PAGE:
Internet Scam Artists Ordering Handmade Items – Beware
by Janine Gerade and Rena Klingenberg.
Internet scam artists are targeting handmade sellers and other small businesses – and here’s one way it can happen.
Jewelry artist Janine Gerade received an email from someone who seemed to be a potential customer. The message said,
My Name is Lawrence Peels I am a Clayer by profession located in Coventry UK.regarding your advert on polymer clay work you have for sale. i want to inquire in purchasing some as i need details on them..
Please let me know these details below as follows
— The picture of the polymer clay work for sale
— the location of the polymer clay for pick up
Do have a wonderful day ahead as i hope to hear from you soonest.
Janine sent an email reply to this supposed customer, including her website URL so he could see photos of her work. She mentioned her shipping charges from the U.S. – and also asked how he had found her email address.
But when he answered, he ignored Janine’s question about how he’d found her email address, and listed an order for 55 of her items:
Thanks for your prompt response towards my inquiries.i have seen the pictures of your polymer clay jewelry on your website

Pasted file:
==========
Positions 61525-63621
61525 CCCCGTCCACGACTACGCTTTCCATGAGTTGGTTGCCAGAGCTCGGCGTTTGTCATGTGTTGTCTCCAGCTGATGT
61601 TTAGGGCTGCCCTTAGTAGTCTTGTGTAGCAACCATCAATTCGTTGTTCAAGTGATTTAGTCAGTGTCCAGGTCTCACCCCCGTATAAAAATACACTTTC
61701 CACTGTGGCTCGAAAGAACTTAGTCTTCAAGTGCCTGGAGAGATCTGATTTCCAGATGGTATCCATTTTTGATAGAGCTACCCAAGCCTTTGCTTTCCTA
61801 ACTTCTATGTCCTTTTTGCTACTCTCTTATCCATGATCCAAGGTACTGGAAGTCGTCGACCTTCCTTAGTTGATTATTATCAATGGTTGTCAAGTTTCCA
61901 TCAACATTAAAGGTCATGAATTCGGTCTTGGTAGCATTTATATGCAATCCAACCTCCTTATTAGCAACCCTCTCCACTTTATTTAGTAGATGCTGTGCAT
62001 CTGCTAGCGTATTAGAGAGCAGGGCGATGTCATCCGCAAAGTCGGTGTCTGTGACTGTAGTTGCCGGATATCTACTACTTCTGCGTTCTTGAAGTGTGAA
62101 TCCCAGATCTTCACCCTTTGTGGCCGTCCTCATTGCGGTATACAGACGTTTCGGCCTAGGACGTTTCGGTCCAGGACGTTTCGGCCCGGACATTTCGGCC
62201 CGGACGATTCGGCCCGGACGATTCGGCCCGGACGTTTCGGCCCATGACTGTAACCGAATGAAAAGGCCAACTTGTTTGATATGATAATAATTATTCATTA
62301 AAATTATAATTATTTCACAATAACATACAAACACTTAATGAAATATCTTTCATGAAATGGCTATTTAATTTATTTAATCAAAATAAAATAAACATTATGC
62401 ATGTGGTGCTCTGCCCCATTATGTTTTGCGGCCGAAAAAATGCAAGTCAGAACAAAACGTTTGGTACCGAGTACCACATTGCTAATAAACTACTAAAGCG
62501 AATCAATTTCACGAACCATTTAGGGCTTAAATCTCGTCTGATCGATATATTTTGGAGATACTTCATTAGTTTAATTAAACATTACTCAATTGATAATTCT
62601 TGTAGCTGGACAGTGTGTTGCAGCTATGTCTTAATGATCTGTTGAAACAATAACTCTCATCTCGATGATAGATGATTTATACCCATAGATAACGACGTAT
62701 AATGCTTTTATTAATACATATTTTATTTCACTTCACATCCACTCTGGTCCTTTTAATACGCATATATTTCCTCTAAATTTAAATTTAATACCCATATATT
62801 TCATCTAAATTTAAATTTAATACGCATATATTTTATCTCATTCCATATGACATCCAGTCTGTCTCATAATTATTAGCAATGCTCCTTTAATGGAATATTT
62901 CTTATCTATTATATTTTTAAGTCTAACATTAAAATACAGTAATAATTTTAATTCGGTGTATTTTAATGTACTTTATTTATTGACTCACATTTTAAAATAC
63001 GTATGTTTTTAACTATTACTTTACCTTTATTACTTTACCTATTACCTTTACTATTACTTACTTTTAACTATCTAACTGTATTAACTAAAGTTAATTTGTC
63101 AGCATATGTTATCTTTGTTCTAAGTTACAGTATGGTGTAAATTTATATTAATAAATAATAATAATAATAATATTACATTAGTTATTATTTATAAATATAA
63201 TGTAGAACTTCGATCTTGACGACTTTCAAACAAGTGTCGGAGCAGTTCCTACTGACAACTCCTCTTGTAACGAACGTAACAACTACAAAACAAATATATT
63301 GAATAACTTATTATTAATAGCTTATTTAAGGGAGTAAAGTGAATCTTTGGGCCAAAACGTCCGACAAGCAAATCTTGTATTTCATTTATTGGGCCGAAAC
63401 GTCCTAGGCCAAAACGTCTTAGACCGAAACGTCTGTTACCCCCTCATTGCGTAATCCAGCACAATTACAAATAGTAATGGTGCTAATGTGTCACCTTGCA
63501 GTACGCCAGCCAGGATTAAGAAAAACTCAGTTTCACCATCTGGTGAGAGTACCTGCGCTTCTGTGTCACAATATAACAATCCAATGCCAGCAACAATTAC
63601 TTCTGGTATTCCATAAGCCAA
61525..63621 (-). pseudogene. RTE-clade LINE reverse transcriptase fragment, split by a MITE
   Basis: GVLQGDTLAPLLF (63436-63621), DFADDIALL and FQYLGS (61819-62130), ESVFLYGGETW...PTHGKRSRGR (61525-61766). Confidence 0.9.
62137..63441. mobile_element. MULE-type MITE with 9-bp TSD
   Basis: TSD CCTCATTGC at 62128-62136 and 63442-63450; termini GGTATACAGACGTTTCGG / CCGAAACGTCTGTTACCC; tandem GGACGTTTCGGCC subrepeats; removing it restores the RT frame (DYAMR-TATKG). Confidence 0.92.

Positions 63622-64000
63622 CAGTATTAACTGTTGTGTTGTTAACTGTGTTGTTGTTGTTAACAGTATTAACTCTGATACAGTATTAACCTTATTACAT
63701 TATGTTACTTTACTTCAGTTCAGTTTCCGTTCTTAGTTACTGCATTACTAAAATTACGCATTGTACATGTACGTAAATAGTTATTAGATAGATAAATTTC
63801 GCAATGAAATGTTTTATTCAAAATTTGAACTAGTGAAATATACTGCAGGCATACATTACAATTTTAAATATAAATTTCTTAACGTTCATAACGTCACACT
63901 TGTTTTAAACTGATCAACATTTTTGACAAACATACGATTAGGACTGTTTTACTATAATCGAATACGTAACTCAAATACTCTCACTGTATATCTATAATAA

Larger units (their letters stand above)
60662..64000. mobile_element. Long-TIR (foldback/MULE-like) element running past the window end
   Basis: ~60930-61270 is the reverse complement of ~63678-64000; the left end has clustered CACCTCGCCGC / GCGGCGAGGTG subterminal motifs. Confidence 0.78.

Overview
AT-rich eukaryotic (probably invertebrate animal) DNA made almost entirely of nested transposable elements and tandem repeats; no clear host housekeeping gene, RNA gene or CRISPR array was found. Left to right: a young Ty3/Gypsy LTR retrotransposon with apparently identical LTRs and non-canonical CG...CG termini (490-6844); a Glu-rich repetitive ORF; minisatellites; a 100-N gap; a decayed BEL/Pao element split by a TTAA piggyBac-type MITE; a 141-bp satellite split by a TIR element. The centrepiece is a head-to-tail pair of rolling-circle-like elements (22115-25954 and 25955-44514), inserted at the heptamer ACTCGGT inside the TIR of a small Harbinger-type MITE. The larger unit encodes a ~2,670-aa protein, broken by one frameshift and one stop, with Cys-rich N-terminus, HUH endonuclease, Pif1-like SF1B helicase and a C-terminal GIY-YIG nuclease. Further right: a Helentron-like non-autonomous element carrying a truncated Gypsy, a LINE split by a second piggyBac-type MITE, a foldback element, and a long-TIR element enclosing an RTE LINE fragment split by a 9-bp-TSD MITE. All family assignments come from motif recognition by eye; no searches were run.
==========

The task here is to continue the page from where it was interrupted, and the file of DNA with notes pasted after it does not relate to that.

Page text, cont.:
I will like to have these polymer clay jewelry as follows:
5 sets of Polymer Clay Feather Pendant Necklace
5 sets of Crackled Stone Double Strand Necklace
5 sets of Champagne And Rose Pearl Set
5 sets of Pearl Grape Cluster Earrings
5 sets of Markasite Drop Earrings
5 sets of Leafy Beaded Earrings
5 sets of Green And Blue Stitched Earrings
5 sets of Natural Landscapes Polymer Bracelet
5 sets of Mixed Bead Whimsical Bracelet
5 sets of Hot Fiesta Party
5 sets of Ice Fiesta
Please do get back to me with total cost for these polymer clay jewelry then i can have my shipper come for the pick up..
Hear you soon.
Deciding Whether an Order
Janine says, “He ordered well over $4500 worth of jewelry and about two months’ worth of work. I knew off the bat it was too good to be true.”
She adds, “Anyone who was really interested would have more contact information, proper spelling and a reason for purchasing that amount of jewelry (such as a new store opening in England for international imports, or a gallery).”
Also, internet scam artists typically place an order that’s big enough to be exciting to you, and then urge you to complete the transaction in a hurry – before you can have second thoughts or do any security verification.
In fact, three of the most common features of orders placed by these internet scam artists are: